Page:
Mixing Bleach and Vinegar

Why You Shouldn't Mix Bleach and Vinegar and Why People Do It Anyway

Mixing bleach and vinegar releases chlorine gas. This yellowish gas is harmful if inhaled, as well as irritating to your eyes, nose, and throat.
Pamela Moore, Getty Images

Mixing bleach and vinegar is a bad idea. Toxic chlorine gas is released, which essentially serves as a way to wage chemical warfare on one's self. Many people mix bleach and vinegar, knowing it's dangerous, but either underestimate the risk or else hope for increased cleaning power. Here's what you should know about mixing bleach and vinegar, before trying it.

Why People Mix Bleach and Vinegar

If mixing bleach and vinegar releases toxic chlorine gas, then why do people do it?

There are two answers to this question. The first answer is that vinegar lowers the pH of bleach, making it a better disinfectant. The second answer to 'why people mix bleach and vinegar' is that people don't recognize how dangerous it is or how quickly it reacts. They hear mixing the chemicals makes them better cleaners and disinfectants, but don't realize the cleaning boost isn't going to make enough of a difference to justify the considerable health hazard.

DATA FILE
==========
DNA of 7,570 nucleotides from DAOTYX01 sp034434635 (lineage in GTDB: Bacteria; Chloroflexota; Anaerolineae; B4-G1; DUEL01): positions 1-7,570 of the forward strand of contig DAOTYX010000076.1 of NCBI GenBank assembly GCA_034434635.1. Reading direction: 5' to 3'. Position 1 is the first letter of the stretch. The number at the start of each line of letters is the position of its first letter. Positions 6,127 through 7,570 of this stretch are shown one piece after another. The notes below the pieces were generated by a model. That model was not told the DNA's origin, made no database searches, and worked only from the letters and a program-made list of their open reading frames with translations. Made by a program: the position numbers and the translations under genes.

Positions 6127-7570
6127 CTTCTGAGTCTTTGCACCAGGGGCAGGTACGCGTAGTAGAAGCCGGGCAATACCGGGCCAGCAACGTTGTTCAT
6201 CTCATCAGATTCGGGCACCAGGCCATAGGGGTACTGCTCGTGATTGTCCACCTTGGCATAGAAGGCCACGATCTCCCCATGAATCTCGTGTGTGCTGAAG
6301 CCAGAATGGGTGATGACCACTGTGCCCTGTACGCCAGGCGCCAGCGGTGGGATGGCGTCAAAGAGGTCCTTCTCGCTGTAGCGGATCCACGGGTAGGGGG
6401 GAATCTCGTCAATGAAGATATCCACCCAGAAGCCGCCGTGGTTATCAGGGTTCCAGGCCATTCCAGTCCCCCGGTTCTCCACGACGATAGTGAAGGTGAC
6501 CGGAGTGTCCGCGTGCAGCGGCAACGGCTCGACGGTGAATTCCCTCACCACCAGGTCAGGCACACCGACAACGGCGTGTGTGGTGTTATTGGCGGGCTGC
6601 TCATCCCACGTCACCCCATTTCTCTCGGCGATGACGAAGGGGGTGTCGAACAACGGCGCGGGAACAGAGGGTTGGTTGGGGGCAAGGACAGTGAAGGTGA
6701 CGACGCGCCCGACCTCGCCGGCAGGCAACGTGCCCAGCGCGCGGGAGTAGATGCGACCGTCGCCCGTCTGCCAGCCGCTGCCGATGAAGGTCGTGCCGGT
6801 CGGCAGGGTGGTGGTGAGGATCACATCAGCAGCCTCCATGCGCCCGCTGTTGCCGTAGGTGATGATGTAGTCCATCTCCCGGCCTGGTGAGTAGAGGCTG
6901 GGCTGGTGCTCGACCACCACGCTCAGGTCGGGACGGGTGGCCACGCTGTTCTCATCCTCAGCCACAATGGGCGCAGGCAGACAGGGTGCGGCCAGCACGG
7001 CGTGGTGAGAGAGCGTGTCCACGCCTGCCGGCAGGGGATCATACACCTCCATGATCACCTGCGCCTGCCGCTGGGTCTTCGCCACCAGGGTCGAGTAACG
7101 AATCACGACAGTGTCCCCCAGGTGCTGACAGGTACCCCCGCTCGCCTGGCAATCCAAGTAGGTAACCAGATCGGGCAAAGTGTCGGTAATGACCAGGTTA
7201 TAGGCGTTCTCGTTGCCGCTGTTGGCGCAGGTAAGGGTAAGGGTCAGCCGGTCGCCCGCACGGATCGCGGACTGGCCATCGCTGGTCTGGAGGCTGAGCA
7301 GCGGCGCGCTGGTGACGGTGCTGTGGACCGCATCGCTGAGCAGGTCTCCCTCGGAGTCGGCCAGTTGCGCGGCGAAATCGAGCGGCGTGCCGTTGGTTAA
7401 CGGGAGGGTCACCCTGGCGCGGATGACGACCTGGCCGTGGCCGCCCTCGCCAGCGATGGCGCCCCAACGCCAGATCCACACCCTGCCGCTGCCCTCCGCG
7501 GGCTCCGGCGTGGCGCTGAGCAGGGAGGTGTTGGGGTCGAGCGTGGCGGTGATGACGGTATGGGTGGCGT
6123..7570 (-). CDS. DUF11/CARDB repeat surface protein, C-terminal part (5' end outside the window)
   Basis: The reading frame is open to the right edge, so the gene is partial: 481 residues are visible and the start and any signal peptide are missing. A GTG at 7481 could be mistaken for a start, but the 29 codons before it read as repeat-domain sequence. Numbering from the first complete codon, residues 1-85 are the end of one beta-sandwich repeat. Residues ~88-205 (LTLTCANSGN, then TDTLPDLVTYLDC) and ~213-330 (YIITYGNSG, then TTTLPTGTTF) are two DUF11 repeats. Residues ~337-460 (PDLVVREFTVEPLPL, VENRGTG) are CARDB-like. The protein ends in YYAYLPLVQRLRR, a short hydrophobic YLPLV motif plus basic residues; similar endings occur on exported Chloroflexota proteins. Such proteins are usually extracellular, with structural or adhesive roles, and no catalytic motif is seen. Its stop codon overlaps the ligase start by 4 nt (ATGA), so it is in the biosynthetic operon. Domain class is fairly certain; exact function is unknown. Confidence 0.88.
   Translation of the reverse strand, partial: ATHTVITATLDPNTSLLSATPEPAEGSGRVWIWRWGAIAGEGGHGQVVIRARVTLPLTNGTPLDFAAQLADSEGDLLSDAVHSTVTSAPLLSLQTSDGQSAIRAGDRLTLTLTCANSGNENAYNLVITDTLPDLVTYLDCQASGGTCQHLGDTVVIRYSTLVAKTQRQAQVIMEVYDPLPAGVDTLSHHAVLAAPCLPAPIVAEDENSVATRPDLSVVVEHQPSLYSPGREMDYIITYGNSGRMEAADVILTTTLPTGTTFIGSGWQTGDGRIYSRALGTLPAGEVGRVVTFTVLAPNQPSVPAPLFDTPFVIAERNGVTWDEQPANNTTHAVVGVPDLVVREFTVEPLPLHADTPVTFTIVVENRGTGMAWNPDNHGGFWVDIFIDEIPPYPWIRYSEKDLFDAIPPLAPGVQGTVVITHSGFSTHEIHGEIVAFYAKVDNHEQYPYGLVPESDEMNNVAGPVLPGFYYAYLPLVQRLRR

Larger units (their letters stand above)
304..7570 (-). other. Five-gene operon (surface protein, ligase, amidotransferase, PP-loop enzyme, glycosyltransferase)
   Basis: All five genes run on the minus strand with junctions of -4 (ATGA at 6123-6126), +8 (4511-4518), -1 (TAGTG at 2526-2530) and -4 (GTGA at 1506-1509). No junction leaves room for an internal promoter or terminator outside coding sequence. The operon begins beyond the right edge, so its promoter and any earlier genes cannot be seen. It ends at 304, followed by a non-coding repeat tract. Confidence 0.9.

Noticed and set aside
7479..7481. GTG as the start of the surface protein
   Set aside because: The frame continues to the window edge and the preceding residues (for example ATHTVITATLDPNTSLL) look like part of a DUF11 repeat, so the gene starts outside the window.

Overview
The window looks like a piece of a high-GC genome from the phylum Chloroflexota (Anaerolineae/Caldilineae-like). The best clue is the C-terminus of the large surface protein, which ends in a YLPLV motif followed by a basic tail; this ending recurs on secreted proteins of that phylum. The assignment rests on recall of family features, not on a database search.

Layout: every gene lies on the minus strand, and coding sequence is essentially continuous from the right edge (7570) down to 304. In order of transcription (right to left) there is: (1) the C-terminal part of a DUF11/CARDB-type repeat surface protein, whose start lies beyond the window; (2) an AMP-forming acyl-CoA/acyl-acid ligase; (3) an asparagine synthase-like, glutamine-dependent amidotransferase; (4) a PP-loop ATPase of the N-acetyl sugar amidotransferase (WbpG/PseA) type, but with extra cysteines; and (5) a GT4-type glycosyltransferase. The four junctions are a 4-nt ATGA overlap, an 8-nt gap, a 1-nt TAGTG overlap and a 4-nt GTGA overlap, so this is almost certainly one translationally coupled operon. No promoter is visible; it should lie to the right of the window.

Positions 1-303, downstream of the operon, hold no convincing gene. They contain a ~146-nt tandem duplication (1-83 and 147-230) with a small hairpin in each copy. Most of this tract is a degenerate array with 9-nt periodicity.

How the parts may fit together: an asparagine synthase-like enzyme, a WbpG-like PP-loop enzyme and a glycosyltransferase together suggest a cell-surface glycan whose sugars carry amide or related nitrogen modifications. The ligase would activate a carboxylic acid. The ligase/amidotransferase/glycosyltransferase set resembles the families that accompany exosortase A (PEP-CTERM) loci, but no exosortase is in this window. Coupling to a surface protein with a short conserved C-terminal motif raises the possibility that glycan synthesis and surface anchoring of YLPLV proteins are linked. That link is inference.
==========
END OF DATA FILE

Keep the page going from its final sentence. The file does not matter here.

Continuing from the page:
What Happens When Bleach and Vinegar Are Mixed

Chlorine bleach contains sodium hypochlorite or NaOCl. Because bleach is sodium hypochlorite in water, the sodium hypochlorite in bleach actually exists as hypochlorous acid:

NaOCl + H2O ↔ HOCl + Na+ + OH-

Hypochlorous acid is a strong oxidizer. This is what makes it so good at bleaching and disinfection. If you mix bleach with an acid, chlorine gas will be produced. For example, mixing bleach with toilet bowl cleaner, which contains hydrochloric acid, yields chlorine gas:

HOCl + HCl ↔ H2O + Cl2

Although pure chlorine gas is greenish-yellow, gas produced by mixing chemicals is diluted in air. It's invisible, so the only way to know about it is by the smell and negative effects. Chlorine gas attacks mucous membranes, such as eyes, throat, and lungs and can be deadly. Mixing bleach with another acid, such as the acetic acid found in vinegar, yields essentially the same result:

2HOCl + 2HAc ↔ Cl2 + 2H2O + 2Ac- (Ac : CH3COO)

There is an equilibrium between the chlorine species that is influenced by pH. When the pH is lowered, as by adding toilet bowl cleaner or vinegar, the ratio of chlorine gas in increased. When the pH is raised, the ratio of hypochlorite ion is increased. Hypochlorite ion is a less efficient oxidizer than hypochlorous acid, so some people will intentionally lower the pH of bleach to increase the oxidizing power of the chemical, even though chlorine gas is produced as a result.

What You Should Do Instead

Don't poison yourself! Rather than increasing the activity of the bleach by adding vinegar to it, it's safer and more effective to simply purchase fresh bleach. Chlorine bleach has a shelf life, so it loses power over time. This is particularly true if the container of bleach has been stored for several months. It's far safer to use fresh bleach than to risk poisoning by mixing bleach with another chemical. It is fine to use bleach and vinegar separately for cleaning as long as the surface is rinsed between products.